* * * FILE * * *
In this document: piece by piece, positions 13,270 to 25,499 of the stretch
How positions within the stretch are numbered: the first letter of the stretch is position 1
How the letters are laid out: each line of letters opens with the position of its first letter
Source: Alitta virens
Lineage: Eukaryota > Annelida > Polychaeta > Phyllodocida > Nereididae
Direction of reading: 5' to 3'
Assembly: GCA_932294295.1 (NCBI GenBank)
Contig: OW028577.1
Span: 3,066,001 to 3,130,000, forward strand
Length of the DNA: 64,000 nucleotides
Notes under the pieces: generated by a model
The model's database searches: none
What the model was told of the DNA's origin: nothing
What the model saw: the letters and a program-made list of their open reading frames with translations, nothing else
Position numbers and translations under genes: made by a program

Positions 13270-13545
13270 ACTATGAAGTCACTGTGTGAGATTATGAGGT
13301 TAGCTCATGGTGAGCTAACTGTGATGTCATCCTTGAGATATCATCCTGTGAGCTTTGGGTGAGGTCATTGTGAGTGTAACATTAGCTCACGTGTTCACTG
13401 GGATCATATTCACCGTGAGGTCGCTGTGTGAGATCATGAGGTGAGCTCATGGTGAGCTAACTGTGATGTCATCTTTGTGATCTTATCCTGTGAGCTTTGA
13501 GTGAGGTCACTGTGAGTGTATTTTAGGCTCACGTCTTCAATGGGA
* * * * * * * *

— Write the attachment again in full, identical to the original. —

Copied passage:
In this document: piece by piece, positions 13,270 to 25,499 of the stretch
How positions within the stretch are numbered: the first letter of the stretch is position 1
How the letters are laid out: each line of letters opens with the position of its first letter
Source: Alitta virens
Lineage: Eukaryota > Annelida > Polychaeta > Phyllodocida > Nereididae
Direction of reading: 5' to 3'
Assembly: GCA_932294295.1 (NCBI GenBank)
Contig: OW028577.1
Span: 3,066,001 to 3,130,000, forward strand
Length of the DNA: 64,000 nucleotides
Notes under the pieces: generated by a model
The model's database searches: none
What the model was told of the DNA's origin: nothing
What the model saw: the letters and a program-made list of their open reading frames with translations, nothing else
Position numbers and translations under genes: made by a program

Positions 13270-13545
13270 ACTATGAAGTCACTGTGTGAGATTATGAGGT
13301 TAGCTCATGGTGAGCTAACTGTGATGTCATCCTTGAGATATCATCCTGTGAGCTTTGGGTGAGGTCATTGTGAGTGTAACATTAGCTCACGTGTTCACTG
13401 GGATCATATTCACCGTGAGGTCGCTGTGTGAGATCATGAGGTGAGCTCATGGTGAGCTAACTGTGATGTCATCTTTGTGATCTTATCCTGTGAGCTTTGA
13501 GTGAGGTCACTGTGAGTGTATTTTAGGCTCACGTCTTCAATGGGA